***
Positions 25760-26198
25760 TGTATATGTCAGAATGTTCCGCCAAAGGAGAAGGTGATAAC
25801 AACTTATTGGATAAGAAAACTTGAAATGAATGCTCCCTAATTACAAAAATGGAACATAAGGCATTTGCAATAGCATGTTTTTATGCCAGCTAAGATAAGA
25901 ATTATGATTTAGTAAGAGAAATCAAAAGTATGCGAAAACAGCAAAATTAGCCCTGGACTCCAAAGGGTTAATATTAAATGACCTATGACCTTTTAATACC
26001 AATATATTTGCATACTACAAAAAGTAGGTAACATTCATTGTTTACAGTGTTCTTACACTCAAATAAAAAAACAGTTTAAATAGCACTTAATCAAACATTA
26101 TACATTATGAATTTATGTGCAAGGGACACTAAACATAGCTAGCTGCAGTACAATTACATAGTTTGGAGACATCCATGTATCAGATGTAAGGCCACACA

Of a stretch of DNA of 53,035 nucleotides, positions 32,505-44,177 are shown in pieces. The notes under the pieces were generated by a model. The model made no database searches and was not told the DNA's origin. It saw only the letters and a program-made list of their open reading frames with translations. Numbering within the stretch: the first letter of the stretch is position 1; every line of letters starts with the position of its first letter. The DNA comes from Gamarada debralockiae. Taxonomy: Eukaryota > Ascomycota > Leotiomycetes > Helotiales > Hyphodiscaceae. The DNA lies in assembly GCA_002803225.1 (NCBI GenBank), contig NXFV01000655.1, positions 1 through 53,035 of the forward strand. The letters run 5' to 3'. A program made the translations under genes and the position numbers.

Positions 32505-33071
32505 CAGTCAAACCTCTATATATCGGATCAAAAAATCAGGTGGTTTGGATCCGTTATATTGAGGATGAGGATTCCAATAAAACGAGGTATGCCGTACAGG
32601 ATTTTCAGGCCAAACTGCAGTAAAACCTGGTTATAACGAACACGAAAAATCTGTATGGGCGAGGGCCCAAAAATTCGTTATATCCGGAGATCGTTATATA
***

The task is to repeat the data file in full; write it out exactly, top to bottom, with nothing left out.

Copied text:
Positions 25760-26198
25760 TGTATATGTCAGAATGTTCCGCCAAAGGAGAAGGTGATAAC
25801 AACTTATTGGATAAGAAAACTTGAAATGAATGCTCCCTAATTACAAAAATGGAACATAAGGCATTTGCAATAGCATGTTTTTATGCCAGCTAAGATAAGA
25901 ATTATGATTTAGTAAGAGAAATCAAAAGTATGCGAAAACAGCAAAATTAGCCCTGGACTCCAAAGGGTTAATATTAAATGACCTATGACCTTTTAATACC
26001 AATATATTTGCATACTACAAAAAGTAGGTAACATTCATTGTTTACAGTGTTCTTACACTCAAATAAAAAAACAGTTTAAATAGCACTTAATCAAACATTA
26101 TACATTATGAATTTATGTGCAAGGGACACTAAACATAGCTAGCTGCAGTACAATTACATAGTTTGGAGACATCCATGTATCAGATGTAAGGCCACACA

Of a stretch of DNA of 53,035 nucleotides, positions 32,505-44,177 are shown in pieces. The notes under the pieces were generated by a model. The model made no database searches and was not told the DNA's origin. It saw only the letters and a program-made list of their open reading frames with translations. Numbering within the stretch: the first letter of the stretch is position 1; every line of letters starts with the position of its first letter. The DNA comes from Gamarada debralockiae. Taxonomy: Eukaryota > Ascomycota > Leotiomycetes > Helotiales > Hyphodiscaceae. The DNA lies in assembly GCA_002803225.1 (NCBI GenBank), contig NXFV01000655.1, positions 1 through 53,035 of the forward strand. The letters run 5' to 3'. A program made the translations under genes and the position numbers.

Positions 32505-33071
32505 CAGTCAAACCTCTATATATCGGATCAAAAAATCAGGTGGTTTGGATCCGTTATATTGAGGATGAGGATTCCAATAAAACGAGGTATGCCGTACAGG
32601 ATTTTCAGGCCAAACTGCAGTAAAACCTGGTTATAACGAACACGAAAAATCTGTATGGGCGAGGGCCCAAAAATTCGTTATATCCGGAGATCGTTATATA